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How do you intend to assimilate ever-increasing rates of change?

Change is happening. Few thoughtful people would argue with this observation as multitudes of people are being impacted personally as well as organizationally. Virtually every enterprise is being stretched to the limit, attempting to maintain its viability and/or profitability in the face of unparalleled uncertainty and change in every dimension of its environment ... from consumer to supplier, from competition and regulation to its own culture ... and, there is no respite in sight. Credible social and business prognosticators, notably Alvin Toffler ("Future Shock" 1970) and Peter Drucker ("Managing in Turbulent Times" 1980) have been anticipating this ever-increasing rate of change for decades, so no enterprise, no manager, no person should allow themselves to be caught by surprise.

Paradoxically, it seems that few enterprises have developed strategies for addressing change as an issue in its own right, not merely change in its products, but change in the enterprise itself. It can be convincingly argued that unless an enterprise has developed an explicit strategy to accommodate the dramatically increasing rate of change, the enterprise is likely either:

a. banking on "more of the same" ... that is, depending for survival on working harder and faster, or

b. hoping beyond hope that some technological "silver bullet" will appear and (mystically) remove the complexity and trauma of assimilating radical change.

Working harder and faster leads to organizational burn-out, and chasing after "silver bullets" only leads to disillusionment, both of which further complicate the enterprise’s ability to accommodate change, neither of which is realistic for addressing an issue of such significance that it effects the very destiny of the enterprise.

There is substantive precedent for assimilating high rates of change.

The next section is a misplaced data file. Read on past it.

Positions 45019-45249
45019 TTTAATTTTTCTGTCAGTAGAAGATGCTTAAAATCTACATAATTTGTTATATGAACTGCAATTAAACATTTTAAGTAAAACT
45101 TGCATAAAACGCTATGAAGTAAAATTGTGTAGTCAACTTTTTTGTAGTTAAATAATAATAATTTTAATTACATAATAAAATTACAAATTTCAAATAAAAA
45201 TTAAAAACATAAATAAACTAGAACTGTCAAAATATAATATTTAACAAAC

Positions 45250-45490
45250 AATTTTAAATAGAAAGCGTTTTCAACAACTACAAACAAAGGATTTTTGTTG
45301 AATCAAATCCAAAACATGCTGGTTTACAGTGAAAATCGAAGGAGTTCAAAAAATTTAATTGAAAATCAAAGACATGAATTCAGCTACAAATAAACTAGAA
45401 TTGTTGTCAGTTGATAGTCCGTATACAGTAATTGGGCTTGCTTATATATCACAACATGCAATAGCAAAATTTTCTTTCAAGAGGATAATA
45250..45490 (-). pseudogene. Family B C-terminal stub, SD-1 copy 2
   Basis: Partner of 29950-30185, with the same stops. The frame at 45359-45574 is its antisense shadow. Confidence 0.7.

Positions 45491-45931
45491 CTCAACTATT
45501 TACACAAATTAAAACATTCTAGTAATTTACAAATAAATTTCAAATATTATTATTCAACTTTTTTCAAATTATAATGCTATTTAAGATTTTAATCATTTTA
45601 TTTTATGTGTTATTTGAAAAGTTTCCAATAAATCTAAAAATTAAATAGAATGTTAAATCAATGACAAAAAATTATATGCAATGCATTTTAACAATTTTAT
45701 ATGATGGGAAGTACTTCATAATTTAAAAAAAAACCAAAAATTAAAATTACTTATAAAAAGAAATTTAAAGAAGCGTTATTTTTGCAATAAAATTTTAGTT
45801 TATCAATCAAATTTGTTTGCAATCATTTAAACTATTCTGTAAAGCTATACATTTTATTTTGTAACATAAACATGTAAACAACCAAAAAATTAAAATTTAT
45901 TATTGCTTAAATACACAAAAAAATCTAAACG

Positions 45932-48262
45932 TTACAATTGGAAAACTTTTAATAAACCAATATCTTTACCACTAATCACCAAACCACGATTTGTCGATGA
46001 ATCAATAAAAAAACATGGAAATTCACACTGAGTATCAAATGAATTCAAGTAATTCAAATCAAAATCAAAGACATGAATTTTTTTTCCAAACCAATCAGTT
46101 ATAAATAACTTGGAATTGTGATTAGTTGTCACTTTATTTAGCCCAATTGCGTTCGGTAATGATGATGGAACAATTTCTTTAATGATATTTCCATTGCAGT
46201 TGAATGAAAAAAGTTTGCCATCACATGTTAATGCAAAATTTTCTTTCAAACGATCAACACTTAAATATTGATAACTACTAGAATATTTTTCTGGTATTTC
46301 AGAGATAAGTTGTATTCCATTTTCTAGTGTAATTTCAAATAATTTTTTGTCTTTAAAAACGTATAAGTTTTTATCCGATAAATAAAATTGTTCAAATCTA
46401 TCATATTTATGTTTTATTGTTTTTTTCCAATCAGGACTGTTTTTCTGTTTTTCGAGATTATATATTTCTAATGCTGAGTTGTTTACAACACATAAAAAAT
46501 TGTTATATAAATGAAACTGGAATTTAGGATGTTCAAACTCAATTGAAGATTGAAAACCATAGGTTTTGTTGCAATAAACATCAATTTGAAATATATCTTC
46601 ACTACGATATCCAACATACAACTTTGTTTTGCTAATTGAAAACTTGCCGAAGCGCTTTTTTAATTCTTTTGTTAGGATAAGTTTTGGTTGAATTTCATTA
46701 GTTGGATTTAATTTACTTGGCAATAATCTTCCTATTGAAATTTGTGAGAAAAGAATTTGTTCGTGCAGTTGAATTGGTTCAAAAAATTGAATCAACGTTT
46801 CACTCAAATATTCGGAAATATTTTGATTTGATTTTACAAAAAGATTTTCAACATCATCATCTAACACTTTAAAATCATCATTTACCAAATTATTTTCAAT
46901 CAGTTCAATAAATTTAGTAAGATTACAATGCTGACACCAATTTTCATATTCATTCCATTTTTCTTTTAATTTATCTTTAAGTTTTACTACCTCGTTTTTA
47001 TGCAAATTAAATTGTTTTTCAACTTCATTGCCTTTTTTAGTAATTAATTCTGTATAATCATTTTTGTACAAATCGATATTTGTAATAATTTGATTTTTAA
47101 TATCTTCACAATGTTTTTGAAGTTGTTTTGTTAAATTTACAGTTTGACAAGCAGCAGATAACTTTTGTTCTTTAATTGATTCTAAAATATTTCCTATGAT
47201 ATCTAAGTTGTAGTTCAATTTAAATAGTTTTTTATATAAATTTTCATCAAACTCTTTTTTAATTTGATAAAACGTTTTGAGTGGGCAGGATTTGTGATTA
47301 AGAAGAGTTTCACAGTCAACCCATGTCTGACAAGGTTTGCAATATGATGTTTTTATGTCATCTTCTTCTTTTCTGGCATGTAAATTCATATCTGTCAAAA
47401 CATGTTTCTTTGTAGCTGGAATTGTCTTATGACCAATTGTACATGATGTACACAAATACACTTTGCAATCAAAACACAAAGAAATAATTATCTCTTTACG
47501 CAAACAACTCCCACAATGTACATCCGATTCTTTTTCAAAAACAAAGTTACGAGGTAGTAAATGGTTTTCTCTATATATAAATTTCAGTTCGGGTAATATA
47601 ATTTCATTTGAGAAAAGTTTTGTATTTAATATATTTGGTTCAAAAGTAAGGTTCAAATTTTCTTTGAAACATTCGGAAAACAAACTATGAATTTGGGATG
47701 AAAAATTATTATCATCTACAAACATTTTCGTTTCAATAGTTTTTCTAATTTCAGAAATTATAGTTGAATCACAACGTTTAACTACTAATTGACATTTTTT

Learning from Airplanes and Buildings

Conclusions can be drawn about strategies for managing change that are not merely based on theoretical speculation, but on proven experience with how change is managed in complex physical products (like airplanes or buildings.) Some substantive effort has been invested in observing the process of building complex engineering products, studying the disciplines of Architecture and Construction as well as Engineering and Manufacturing, with the intent to apply their experience to "building" enterprise. Resident in these older industries is a wealth of knowledge about how to produce relevant, complex products into a dynamic marketplace as well as knowledge about how to maintain and change those products once they are built, even in the face of ever-changing usage requirements and technologies. That is the challenge of the modern enterprise: to be relevant in the context of its dynamic marketplace and to maintain that relevance even in the face of a dramatically changing environment and technological base.

When one applies Architecture and/or Engineering concepts to enterprises, it becomes evident that designing and changing enterprises is not any different and is certainly not any easier than designing and changing buildings or airplanes. As a matter of fact, in both cases, when change is not explicitly anticipated, the result is early obsolescence and the only difference between building or airplane junk yards and enterprise "junk yards" is that enterprise "junk yards" get strewn with people and non-depreciated assets rather than metallic parts and plastic components. This would suggest that an explicit strategy for accommodating change must be defined and employed in order to ensure the life of the complex product (e.g. enterprise) is long enough to recover the investment that produced the product (enterprise) in the first place.